Friday, December 17, 2010

This Year's Matthew Commentaries And The Best Books On Christmas Apologetics

In a post on Christmas resources a couple of years ago, I mentioned that the best books I'm aware of on the historicity of the infancy narratives are Craig Keener's 1999 commentary on Matthew and Darrell Bock's 1994 commentary on Luke. A couple of lengthy commentaries on Matthew came out this year from conservative scholars, Knox Chamblin and Grant Osborne. And an updated version of D.A. Carson's Matthew commentary came out. I've read through the sections on Matthew 1-2 in all three of them, and I didn't see anything that significantly advances the case for a traditional view of the infancy narratives. All three have some good material. Carson's commentary is especially good. (It was a while ago that I read through the infancy material in the earlier version of his commentary. From what I remember of the earlier one, I think the updated version isn't much different. There are some changes here and there, such as some discussion of more recent sources on the star of Bethlehem, but not much.) I would still recommend Keener's commentary as the best book on Matthew and Bock's as the best one on Luke.

Between those two, I consider Keener's the better one. (I prefer Matthew's material to Luke's, which is part of the reason why I prefer Keener. I think Keener's commentary is better even aside from my preference for Matthew, though.) Keener may be more interested in issues of historicity than most commentators because of his background in atheism. He either understands the relevant issues better than other scholars or expresses his understanding more effectively. He cites a larger number and variety of both ancient and modern sources. He understands the significance of hostile corroboration and often discusses it. He addresses the issues more deeply and from a larger variety of angles. He comes across as having read and thought about the issues more widely and deeply. He takes issues of historicity more seriously than the vast majority of people in the church today tend to, including scholars.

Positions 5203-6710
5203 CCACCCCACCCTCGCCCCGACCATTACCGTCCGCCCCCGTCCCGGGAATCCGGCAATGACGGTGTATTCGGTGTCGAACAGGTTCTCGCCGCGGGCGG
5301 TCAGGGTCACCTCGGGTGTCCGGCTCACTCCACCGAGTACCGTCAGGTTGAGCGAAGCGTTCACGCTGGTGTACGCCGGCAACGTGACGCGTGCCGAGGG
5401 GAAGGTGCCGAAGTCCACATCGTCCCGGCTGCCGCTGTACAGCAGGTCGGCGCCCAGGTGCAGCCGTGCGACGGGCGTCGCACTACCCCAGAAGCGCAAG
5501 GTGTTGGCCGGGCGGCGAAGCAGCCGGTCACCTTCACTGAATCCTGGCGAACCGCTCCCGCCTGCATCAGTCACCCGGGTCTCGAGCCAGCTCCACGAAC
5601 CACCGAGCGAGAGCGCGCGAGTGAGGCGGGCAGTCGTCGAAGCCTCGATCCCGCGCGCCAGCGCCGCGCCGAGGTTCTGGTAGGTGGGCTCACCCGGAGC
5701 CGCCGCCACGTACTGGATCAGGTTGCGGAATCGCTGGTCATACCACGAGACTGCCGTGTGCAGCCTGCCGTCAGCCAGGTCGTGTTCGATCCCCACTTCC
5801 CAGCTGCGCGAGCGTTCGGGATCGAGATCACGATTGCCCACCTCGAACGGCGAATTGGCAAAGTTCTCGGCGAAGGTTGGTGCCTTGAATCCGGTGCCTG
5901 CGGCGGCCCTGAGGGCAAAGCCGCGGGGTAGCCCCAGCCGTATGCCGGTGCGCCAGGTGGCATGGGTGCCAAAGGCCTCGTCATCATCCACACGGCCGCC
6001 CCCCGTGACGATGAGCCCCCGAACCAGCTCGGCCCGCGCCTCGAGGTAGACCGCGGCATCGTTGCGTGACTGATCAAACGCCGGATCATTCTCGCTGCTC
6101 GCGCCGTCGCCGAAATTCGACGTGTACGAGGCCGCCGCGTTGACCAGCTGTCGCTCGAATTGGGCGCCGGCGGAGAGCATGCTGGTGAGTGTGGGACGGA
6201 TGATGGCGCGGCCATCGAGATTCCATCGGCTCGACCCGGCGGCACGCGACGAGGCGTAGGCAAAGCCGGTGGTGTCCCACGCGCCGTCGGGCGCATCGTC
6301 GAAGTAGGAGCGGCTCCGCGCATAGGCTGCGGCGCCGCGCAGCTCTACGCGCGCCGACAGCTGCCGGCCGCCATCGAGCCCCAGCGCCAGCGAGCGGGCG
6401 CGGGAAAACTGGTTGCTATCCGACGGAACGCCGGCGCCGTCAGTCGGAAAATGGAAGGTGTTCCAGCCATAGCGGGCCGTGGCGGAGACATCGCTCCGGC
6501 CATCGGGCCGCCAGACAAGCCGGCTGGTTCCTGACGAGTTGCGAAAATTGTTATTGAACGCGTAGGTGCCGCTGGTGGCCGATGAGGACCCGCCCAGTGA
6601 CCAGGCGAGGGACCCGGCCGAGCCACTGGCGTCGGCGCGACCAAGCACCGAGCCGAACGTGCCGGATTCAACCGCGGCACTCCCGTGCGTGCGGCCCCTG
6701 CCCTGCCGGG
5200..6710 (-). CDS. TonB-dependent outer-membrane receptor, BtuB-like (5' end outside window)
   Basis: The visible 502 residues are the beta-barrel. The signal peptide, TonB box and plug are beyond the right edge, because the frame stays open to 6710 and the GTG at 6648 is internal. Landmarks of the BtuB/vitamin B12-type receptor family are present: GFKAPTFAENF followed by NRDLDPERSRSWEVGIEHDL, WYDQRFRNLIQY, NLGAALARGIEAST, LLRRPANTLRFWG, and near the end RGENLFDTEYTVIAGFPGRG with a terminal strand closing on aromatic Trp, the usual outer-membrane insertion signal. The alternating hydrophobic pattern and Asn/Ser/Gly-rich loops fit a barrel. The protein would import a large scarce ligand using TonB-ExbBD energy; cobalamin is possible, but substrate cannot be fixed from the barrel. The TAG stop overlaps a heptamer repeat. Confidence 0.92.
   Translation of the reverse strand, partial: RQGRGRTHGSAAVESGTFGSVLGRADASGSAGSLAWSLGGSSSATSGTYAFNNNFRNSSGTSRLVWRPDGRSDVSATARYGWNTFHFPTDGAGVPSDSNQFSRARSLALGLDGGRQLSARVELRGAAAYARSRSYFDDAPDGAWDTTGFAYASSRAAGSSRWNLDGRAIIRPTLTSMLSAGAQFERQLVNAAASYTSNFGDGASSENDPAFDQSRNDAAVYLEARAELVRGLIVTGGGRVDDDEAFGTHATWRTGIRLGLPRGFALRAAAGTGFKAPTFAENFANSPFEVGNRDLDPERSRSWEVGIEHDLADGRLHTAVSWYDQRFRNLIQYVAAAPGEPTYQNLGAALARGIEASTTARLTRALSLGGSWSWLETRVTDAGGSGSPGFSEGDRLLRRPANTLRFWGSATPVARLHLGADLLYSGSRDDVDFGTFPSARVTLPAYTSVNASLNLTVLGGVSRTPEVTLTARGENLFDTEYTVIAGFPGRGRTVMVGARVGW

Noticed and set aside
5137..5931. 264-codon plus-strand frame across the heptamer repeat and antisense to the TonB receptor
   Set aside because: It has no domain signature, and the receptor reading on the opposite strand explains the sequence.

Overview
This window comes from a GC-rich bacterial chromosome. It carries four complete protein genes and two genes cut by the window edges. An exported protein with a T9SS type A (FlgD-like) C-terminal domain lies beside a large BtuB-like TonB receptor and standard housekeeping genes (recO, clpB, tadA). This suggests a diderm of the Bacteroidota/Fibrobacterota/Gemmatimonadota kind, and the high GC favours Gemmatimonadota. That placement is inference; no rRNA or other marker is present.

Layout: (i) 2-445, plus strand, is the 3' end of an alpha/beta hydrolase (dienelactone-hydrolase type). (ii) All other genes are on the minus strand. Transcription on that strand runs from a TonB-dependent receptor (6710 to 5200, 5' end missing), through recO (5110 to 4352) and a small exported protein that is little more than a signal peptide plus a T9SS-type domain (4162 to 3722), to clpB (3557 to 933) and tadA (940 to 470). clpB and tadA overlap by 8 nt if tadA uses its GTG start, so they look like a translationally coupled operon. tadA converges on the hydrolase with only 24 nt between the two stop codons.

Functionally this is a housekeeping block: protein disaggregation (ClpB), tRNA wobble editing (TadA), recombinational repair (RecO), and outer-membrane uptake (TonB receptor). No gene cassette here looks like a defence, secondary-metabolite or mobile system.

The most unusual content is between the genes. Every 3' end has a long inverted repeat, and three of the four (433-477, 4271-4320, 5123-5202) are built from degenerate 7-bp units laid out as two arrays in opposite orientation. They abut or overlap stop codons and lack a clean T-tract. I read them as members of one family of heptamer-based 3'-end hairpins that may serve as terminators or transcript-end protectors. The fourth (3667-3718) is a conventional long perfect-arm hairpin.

This year's Matthew commentaries were disappointing, and I'm not aware of any others due out soon that seem promising. There are some promising Luke commentaries on the way. I'm thinking mainly of Richard Bauckham's and Stanley Porter's. But I haven't seen a date for Bauckham's, and the last date I saw for Porter's was 2016. It looks like Keener's and Bock's will be the best for a while longer.


  1. I'm not sure I've ever even heard of Keener. How'd that happen?

    Interesting: Ann Rice likes it, too.

    One Amazon reviewer criticizes Keener for not interacting with the Greek text at all. Response?

    What's his approach to the preaching of the Kingdom: Biblical, or amillennial/CT?


  2. DJP,

    Keener doesn't say much about textual issues, but he does address them at times. I don't think his neglect of the Greek text has much of an effect on how well he treats the historicity of the infancy narratives, which is what I was addressing. Even on that subject I was focusing on, Keener falls well short of what I'd like to see. He does better than other scholars I've read on the subject, but it's an area that hasn't been handled well by scholarship in general. Keener does better than the others I've seen, but in some ways that isn't saying much.

    I don't know a lot about Keener's eschatology, if that's what you're asking about in your closing question. I've only read a portion of his relevant comments in his Matthew commentary, and I've read a small amount of what he's written on these issues elsewhere, like in his commentary on Revelation. He holds a largely futurist view of the kingdom and eschatology in general, and I think he's a premillennialist, but he's critical of dispensationalism. He endorsed Craig Blomberg's book on historic premillennialism, but I'm not sure to what extent he agrees with Blomberg's view.